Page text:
The MAAK Award

Photo portrait of Michigan Historical Commissioner Elizabeth Sparks Adams

Commissioner Elizabeth "Betty" Sparks Adams (1911 - 2007)

Commissioner Adams was born in Romeo. She earned her bachelor's degree from Eastern Michigan University and her master’s degree from the University of Michigan, where she became the Bentley Historical Library’s first curator in 1938. In 1941, Governor Murray Van Wagoner appointed her to the Michigan Historical Commission, making her the first woman member. She was reappointed eight times by both Democrat and Republican governors, serving for 54 years. During that time, she helped create the Michigan Historical Marker Program, the Centennial Farm Program, and many publications. Her passion for Michigan and its history extended to state, county and local history organizations, her own family genealogy, and documenting the commission itself.

Photo portrait of Michigan Secretary of State Richard H. Austin

Secretary of State Richard H. Austin (1913 - 2001)

Secretary Austin was born in Alabama and moved to Detroit with his family after his father, a coal miner, died. He graduated first in his class from Cass Technical High School and earned his bachelor’s degree from the Detroit Institute of Technology. In 1941, he became the first Black certified public accountant in Michigan. His political career began as a delegate to Michigan’s 1961-62 Constitutional Convention. In 1970, he was elected to the office of Secretary of State - the first African American to hold that office in any state. He served in that position until 1995, successfully advocating for seat belts, child safety seats and the 1975 Michigan “Motor-Voter” law that allowed drivers to register to vote when buying or renewing their licenses. It was the first such law in the United States and a model for the 1993 national act. His office included the part of state government that is now the Michigan History Center, and he supported its growth and the construction of the Michigan Library and Historical Center.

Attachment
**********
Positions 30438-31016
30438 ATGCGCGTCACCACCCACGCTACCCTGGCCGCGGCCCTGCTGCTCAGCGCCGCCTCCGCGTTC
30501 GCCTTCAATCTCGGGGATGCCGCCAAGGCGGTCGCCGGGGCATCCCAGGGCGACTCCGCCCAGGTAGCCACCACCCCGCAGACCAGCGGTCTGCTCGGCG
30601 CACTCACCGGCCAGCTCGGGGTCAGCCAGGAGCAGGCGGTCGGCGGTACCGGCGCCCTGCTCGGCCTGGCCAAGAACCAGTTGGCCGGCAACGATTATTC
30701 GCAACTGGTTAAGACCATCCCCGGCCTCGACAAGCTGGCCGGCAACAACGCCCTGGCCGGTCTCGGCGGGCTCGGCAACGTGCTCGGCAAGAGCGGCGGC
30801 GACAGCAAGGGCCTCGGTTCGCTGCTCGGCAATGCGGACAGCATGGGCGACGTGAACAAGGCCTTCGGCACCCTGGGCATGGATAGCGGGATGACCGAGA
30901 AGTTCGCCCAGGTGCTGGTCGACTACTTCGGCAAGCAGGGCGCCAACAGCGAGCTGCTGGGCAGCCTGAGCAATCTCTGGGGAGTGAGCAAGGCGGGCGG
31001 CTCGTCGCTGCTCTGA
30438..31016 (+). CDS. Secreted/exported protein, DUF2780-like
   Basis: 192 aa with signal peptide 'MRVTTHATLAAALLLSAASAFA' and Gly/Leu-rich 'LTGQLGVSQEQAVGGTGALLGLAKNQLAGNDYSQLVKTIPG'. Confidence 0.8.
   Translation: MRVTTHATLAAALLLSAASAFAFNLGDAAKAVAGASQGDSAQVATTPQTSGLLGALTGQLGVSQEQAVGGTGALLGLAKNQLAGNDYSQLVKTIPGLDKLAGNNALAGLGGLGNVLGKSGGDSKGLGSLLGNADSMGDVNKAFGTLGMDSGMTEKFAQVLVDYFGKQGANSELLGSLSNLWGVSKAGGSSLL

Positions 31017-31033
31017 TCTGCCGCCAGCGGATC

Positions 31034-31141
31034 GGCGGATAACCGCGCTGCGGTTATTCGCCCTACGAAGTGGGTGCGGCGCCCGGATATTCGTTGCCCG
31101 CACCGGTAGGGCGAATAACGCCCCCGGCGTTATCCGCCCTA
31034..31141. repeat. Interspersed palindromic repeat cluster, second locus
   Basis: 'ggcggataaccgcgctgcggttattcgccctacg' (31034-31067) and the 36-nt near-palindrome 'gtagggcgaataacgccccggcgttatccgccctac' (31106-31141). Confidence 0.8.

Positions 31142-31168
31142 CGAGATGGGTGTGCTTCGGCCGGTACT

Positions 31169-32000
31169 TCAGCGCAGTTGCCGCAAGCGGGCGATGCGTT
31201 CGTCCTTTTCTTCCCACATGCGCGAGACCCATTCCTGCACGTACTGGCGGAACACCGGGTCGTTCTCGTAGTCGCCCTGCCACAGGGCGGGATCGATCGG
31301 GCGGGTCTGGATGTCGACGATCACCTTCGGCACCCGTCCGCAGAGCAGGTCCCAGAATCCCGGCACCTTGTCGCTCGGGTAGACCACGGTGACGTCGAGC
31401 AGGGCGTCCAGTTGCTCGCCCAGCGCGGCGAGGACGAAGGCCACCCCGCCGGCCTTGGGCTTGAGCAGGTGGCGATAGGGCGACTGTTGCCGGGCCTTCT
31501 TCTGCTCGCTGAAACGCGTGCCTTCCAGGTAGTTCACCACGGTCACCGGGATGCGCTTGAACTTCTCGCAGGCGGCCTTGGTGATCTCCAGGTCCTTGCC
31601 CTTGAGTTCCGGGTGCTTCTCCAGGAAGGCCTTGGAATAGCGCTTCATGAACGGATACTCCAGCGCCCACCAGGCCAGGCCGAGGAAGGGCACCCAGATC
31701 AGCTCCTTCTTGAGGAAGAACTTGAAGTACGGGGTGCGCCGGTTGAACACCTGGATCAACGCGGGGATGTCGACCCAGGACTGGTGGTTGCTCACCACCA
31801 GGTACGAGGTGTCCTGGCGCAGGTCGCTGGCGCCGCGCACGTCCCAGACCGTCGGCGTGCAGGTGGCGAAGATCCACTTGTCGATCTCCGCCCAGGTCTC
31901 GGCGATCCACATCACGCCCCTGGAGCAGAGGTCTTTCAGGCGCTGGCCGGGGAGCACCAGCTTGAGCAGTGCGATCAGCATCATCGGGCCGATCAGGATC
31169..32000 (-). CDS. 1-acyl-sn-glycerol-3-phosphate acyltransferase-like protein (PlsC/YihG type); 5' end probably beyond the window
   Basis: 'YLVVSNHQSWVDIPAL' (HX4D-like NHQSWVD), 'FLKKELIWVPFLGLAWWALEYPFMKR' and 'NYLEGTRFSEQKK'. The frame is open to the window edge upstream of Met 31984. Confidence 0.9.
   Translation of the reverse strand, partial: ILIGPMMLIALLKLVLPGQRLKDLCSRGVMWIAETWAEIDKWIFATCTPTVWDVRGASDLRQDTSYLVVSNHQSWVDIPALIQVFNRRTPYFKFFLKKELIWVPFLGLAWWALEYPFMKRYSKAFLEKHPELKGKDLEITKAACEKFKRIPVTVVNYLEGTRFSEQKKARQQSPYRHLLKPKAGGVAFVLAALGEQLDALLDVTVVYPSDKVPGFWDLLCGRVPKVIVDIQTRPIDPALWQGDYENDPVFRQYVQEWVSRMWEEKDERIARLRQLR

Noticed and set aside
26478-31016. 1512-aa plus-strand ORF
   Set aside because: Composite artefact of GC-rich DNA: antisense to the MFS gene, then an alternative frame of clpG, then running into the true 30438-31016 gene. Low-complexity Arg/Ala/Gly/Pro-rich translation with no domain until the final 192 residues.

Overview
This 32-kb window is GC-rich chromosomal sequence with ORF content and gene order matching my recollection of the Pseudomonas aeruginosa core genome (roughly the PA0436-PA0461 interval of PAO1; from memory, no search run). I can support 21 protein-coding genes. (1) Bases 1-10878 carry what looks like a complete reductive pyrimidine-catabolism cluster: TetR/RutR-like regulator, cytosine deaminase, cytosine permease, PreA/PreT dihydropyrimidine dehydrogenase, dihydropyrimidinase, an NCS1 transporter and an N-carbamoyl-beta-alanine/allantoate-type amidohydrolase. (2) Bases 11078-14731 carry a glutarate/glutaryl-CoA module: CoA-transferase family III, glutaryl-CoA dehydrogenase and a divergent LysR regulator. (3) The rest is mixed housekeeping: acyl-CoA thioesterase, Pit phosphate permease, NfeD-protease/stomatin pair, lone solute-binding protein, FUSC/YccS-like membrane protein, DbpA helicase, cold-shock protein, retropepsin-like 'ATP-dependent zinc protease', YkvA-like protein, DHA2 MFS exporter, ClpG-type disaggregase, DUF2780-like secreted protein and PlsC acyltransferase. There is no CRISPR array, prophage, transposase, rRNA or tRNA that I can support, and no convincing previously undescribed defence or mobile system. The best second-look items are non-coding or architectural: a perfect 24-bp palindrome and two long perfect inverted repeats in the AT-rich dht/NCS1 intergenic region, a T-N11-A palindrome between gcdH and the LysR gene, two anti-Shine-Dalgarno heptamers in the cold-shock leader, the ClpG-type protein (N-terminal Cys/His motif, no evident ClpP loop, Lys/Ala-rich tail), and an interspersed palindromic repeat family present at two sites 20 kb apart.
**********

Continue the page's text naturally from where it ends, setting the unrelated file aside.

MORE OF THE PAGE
Photo portrait of Michigan Attorney General Frank J. Kelley

Attorney General Frank J. Kelley (1924 - 2021)

Attorney General Kelley grew up in Detroit and began his law practice in Alpena, where he and John Swainson stood beside each other as they were sworn into the State Bar of Michigan. In 1961, Governor Swainson appointed him to fill out the term of Attorney General Paul Adams, whom he had just appointed to the Michigan Supreme Court. Kelley held that position through ten elections, retiring in 1999. He was at the time both the youngest and the oldest attorney general in Michigan history. Kelley was the first attorney general in the United States to establish consumer protection, criminal fraud and environmental protection divisions. He opposed highway billboards and advocated for Michigan’s open meetings law. His national stature was evident in his election as president of the National Association of Attorneys General. He was a student of history, especially biographies. He served on the Mackinac Island State Park Commission and transferred his papers to the Archives of Michigan upon his retirement.

Photo portrait of Governor William G. Milliken

Gov. William G. Milliken (1922 - 2019)

Governor Milliken grew up in Traverse City. After flying 50 combat missions as a waist-gunner in the army air corps during World War II, he finished his undergraduate degree at Yale and returned to Traverse City. There, he followed in his family’s footsteps - becoming president of their department store and entering politics. A Republican, he was a state senator from 1961 to 1964 and lieutenant governor from 1965 to 1969. When Governor George Romney resigned in 1969, Milliken became governor. He served three more terms, a total of 14 years, making him the longest serving governor of the state. He was a supporter of the environment, civil rights, arts and cultural heritage, and civility, saying, “To me, the measures of real leadership involve searching for common ground as we work to develop responsible public policy.”